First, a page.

Situations will vary by peril, by exposure category, and even by date in the year. The challenge here is the same challenge with any type of risk event: the answer cannot be reduced to a single number.

Each event is made up of so many different factors that it can take a while before the full facts emerge. Yet an examination of the full aspects of COVID-19 related PLA give us the opportunity to run mitigation strategies ahead of major natural catastrophes, such as working with insureds to move riskier assets out of harm’s way or gearing up supplies in hurricane-prone regions. So while the range of the Gross “do-nothing” PLA figures may be a quite wide range, by exploring the topics in more detail and taking action now, we can successfully mitigate the impacts of PLA and reduce the effects to levels that would not be atypical in more usual times.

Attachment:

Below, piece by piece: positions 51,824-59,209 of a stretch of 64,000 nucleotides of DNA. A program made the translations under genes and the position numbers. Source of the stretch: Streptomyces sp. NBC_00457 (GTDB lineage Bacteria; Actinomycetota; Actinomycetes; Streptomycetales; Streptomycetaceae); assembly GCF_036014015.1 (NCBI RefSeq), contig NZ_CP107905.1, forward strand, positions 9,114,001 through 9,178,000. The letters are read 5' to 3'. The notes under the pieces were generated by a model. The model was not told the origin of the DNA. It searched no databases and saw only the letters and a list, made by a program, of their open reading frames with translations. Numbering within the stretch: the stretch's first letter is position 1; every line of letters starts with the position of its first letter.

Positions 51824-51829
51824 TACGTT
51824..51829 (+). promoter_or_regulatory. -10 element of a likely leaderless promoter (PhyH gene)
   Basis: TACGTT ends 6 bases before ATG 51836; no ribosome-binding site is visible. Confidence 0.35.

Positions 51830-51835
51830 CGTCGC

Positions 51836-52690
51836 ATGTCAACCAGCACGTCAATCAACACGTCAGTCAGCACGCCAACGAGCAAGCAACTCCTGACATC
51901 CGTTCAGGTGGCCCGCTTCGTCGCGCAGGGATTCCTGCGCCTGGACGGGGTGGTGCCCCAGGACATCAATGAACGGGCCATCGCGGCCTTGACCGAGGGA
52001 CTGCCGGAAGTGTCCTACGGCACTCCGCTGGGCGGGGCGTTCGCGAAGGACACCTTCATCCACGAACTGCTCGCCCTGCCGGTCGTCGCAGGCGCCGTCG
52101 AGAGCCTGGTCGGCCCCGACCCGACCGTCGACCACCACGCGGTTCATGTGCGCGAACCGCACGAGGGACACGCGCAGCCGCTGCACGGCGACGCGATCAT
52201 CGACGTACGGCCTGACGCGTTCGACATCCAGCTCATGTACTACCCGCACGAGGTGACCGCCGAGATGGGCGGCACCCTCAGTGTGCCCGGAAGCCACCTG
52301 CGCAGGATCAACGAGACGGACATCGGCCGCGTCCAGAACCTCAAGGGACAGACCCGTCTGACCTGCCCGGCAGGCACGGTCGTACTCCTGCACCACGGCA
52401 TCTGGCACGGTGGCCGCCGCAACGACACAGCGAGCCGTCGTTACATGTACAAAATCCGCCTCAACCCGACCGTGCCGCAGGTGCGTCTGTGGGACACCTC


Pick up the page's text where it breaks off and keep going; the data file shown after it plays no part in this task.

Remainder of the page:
However, the principal message is that until a vaccine for COVID-19 is generally available, the losses from a natural catastrophe may become exacerbated through the consequences of the ongoing pandemic. Actions by the insurer ahead of the loss event may be able to reduce some of these consequences. RMS can also advise on how to consider the impact of Nat Cat + COVID-19 on expected catastrophe risk costs through the end of 2020.

If RMS can be supportive of your efforts in this area, you may contact your local RMS team or info@rms.com. This blog was updated on May 14, 2020, to remove a hypothetical PLA stress test (for hurricane in Florida) as it may have been misinterpreted by some readers as an RMS view of likely outcomes. RMS has contacted media sources that reported on this prior version to request they update their reports.

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Daniel Stander, Laurence Carter, and Robert Muir-Wood

Daniel Stander is the Global Head, Public Sector Group at RMS.

Laurence Carter is Senior Consultant, Capital and Resilience at RMS.

Robert Muir-Wood is the Chief Research Officer at RMS.